WebAuthn: A new standard for site & app user authentication released

Is the era of the passswordless web near?

We live in a connected world. In this world, we are constantly interacting with a myriad of services, including work-related services, financial institutions, government agencies, social sites, entertainment services, health providers, and more. With each one of these services, more often than not we’re required to generate, remember, and use usernames and passwords to gain access to the services’ websites and apps.

The username and password method used to authenticate people so that they can access websites and apps has served us well for decades, and for most services, will continue to do so for years to come; however, there is a problem with this method. Usernames and passwords really don’t keep people’s accounts safe. They can be shared, guessed, stolen, and breached, which leaves accounts and data vulnerable to theft and misuse.

To protect an account, industry experts recommend that people create unique usernames and passwords for each and every account they have. The reason for this is that breached credentials on one service can not be used to hack into another service.

Most people do not head this recommendation though since remembering a cacophony of credentials proves too difficult, if not impossible. To prove the point, according to the 2018 MEF consumer trust study the average person reuses three usernames and password combinations across their accounts.

Using a password manager to overcome username and password chaos is an important step that people should take to protect their accounts. There are numerous password managers to choose from, some are very good and others are not (more on these later).

Industry experts, however, don’t see a future in password managers. They are looking beyond the password to an era where people securely and conveniently log in to any web service with passwordless access.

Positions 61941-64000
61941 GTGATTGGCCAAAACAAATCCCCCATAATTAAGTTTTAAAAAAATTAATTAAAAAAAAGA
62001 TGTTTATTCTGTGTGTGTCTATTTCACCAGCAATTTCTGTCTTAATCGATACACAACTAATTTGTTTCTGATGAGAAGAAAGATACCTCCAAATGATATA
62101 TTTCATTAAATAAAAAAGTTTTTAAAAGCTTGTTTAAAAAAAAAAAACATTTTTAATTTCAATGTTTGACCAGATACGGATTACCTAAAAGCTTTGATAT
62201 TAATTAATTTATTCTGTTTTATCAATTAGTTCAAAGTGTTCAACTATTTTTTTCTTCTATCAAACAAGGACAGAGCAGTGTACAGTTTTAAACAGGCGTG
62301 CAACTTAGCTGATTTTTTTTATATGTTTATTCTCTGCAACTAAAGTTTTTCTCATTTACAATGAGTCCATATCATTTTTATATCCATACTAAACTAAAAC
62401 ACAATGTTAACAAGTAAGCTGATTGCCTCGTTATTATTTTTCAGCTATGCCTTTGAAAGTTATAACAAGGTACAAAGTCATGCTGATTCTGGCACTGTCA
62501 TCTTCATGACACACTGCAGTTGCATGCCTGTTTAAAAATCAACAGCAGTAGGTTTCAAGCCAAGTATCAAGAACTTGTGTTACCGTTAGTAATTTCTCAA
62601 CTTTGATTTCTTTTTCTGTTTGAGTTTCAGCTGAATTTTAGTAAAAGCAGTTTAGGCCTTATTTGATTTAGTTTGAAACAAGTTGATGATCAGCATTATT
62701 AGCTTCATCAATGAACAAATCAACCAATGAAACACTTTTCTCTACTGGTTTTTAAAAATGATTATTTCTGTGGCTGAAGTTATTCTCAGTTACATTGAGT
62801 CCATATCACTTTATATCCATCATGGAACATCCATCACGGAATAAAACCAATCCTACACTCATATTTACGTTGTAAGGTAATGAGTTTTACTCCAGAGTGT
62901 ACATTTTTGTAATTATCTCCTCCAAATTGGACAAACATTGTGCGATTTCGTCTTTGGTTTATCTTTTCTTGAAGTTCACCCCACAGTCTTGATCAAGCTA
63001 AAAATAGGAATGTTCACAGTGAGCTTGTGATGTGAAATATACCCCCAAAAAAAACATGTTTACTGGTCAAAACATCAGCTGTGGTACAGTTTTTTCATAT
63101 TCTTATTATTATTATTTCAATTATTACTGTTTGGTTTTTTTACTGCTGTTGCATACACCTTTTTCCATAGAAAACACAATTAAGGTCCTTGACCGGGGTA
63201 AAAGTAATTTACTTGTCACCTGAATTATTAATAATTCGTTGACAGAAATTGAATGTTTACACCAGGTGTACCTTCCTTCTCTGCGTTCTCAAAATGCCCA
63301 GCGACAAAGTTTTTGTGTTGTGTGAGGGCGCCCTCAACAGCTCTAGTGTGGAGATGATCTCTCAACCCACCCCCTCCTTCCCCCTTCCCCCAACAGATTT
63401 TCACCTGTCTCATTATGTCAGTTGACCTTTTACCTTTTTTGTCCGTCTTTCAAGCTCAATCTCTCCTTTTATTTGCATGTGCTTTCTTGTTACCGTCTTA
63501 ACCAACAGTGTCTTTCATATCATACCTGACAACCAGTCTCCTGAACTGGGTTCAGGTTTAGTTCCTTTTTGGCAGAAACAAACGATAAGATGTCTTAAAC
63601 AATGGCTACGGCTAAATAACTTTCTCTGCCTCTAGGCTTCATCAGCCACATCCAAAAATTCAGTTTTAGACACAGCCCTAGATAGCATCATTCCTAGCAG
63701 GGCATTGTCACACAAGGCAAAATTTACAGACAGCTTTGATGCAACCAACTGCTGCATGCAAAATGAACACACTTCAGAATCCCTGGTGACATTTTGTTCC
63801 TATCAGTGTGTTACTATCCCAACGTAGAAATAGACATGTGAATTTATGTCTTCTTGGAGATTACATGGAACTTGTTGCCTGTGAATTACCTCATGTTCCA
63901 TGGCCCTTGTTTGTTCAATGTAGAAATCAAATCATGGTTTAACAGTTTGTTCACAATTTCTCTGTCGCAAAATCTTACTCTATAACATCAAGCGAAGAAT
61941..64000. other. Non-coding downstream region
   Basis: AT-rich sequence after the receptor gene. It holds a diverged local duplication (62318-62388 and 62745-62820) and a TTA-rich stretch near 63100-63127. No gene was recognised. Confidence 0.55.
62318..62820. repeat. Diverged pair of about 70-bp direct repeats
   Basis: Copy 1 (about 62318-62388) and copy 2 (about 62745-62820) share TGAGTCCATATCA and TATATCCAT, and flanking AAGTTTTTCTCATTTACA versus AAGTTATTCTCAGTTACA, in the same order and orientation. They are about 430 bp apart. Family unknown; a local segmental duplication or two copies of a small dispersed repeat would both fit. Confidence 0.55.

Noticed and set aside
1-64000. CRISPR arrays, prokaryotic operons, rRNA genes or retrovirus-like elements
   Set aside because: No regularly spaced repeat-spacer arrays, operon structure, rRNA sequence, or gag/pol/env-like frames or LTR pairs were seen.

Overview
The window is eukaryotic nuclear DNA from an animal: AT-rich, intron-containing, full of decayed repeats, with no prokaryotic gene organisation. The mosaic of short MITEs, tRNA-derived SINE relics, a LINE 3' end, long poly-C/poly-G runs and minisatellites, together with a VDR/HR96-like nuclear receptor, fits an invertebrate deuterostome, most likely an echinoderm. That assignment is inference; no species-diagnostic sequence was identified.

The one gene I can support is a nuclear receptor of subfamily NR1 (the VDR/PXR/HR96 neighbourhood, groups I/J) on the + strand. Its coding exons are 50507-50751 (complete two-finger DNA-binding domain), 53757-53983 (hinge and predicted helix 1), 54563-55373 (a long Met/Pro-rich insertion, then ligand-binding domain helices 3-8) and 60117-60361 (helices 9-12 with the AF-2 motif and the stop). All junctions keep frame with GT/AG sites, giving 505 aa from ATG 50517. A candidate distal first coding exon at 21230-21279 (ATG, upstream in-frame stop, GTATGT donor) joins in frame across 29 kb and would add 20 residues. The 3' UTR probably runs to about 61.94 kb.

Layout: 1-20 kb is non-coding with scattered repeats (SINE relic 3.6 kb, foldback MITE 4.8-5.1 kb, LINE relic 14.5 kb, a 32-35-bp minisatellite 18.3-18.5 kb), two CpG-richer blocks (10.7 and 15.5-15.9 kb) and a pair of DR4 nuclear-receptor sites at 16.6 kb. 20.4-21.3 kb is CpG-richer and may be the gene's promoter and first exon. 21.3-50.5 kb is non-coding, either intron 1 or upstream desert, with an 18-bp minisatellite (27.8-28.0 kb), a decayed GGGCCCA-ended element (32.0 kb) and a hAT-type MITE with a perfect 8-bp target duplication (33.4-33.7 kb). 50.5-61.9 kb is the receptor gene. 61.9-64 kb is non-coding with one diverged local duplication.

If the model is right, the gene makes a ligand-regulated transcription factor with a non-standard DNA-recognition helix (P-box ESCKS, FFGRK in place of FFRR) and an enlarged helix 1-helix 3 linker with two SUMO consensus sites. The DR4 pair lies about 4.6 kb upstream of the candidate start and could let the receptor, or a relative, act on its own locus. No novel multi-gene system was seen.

Earlier this month (March 4, 2019), with the release of the Web Authentication (WebAuthn) specification, the Worldwide Web Consortium and the FIDO Alliance took a step towards making a passwordless world a reality.

The WebAuthen specification details interoperable technical standards that companies can build into their sites and apps so that people can use their biometrics, connected devices, and related authenticators to gain access to their services rather than having to rely on usernames and passwords.

Publishing the specification is a huge first step toward achieving a passwordless world. And, there is every reason to believe that one day the passwordless world will take hold as the specification already has support from Google, Microsoft, Mozilla, Nok Nok Labs, Yubico, PayPal, Qualcomm, and other industry leaders. However, if history holds true, organizations have time to evaluate and implement this new standard. Not only will it take time to refine the standard and for its deployment to achieve critical mass throughout the millions of sites and apps within the datasphere, but it will also take time for people to understand, trust, and adopt the new behaviors that will be required of them to use WebAuthn powered services.

 

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